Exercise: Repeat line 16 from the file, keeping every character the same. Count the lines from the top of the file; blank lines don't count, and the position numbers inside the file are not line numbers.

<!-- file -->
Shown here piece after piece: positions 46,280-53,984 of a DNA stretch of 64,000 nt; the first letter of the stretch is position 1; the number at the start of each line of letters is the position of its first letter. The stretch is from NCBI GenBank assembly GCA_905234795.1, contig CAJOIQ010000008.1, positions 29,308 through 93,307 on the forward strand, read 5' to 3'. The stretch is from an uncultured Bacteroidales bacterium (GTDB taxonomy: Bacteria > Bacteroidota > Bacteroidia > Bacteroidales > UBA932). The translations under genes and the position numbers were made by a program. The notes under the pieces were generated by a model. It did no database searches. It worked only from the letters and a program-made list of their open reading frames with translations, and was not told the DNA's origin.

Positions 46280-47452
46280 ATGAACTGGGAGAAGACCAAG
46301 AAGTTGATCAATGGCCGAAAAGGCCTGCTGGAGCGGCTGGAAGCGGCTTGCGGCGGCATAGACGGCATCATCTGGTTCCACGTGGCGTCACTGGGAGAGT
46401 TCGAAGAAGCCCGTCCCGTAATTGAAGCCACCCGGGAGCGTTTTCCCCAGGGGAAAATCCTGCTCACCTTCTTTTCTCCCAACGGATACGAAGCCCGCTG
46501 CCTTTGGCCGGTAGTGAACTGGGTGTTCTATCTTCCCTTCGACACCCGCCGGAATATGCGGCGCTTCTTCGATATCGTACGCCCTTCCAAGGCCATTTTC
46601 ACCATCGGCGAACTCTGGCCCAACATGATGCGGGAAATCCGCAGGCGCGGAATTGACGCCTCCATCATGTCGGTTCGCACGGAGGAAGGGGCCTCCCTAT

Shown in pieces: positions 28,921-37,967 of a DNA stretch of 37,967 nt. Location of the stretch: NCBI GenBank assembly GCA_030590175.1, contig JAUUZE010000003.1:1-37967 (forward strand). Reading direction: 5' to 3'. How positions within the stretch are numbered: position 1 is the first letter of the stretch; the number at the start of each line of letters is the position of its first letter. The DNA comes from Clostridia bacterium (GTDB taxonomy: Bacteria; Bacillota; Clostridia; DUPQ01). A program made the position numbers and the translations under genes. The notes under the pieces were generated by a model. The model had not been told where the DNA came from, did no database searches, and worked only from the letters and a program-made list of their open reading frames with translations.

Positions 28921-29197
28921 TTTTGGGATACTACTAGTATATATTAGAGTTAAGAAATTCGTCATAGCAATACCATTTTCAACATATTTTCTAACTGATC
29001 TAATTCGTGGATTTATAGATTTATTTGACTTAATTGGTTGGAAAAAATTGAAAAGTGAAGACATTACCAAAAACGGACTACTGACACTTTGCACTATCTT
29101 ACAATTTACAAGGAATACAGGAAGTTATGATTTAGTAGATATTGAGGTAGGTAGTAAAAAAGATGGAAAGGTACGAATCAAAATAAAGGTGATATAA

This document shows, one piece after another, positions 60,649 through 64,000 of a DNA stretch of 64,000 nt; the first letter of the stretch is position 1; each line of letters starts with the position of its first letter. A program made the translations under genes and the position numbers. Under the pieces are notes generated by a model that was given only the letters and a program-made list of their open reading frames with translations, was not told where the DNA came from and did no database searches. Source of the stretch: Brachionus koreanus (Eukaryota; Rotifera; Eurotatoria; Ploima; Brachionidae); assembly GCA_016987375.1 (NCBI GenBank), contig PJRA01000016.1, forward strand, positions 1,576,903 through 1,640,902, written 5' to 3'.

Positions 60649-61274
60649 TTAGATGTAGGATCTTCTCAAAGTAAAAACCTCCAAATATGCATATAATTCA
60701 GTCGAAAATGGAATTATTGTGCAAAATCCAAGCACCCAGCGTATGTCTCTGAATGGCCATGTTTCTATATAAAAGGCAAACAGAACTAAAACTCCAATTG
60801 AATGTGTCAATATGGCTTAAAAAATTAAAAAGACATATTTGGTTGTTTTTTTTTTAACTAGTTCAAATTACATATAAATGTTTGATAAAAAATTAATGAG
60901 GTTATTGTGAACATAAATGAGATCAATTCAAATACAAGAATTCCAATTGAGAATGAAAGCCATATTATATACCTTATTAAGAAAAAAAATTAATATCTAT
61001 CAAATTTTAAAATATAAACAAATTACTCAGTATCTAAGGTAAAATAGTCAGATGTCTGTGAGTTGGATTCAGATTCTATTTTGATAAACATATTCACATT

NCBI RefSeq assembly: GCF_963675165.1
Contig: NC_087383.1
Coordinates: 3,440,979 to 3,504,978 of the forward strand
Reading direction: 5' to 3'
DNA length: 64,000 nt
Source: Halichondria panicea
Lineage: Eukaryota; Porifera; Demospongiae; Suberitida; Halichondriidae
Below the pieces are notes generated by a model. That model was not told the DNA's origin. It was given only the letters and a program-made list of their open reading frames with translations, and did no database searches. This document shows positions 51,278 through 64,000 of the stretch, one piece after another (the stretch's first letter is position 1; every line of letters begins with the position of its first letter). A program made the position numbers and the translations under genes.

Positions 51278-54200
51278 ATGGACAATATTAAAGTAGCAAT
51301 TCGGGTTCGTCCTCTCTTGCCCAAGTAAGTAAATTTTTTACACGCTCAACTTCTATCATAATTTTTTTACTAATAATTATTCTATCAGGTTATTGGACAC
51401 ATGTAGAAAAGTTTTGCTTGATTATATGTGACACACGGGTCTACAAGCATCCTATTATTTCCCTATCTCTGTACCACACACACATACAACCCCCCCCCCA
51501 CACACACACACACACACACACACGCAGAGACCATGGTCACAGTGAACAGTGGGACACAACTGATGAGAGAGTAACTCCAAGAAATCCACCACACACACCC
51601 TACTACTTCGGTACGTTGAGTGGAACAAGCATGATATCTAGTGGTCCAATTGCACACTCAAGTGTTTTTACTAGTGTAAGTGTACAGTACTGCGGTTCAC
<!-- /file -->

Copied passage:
60701 GTCGAAAATGGAATTATTGTGCAAAATCCAAGCACCCAGCGTATGTCTCTGAATGGCCATGTTTCTATATAAAAGGCAAACAGAACTAAAACTCCAATTG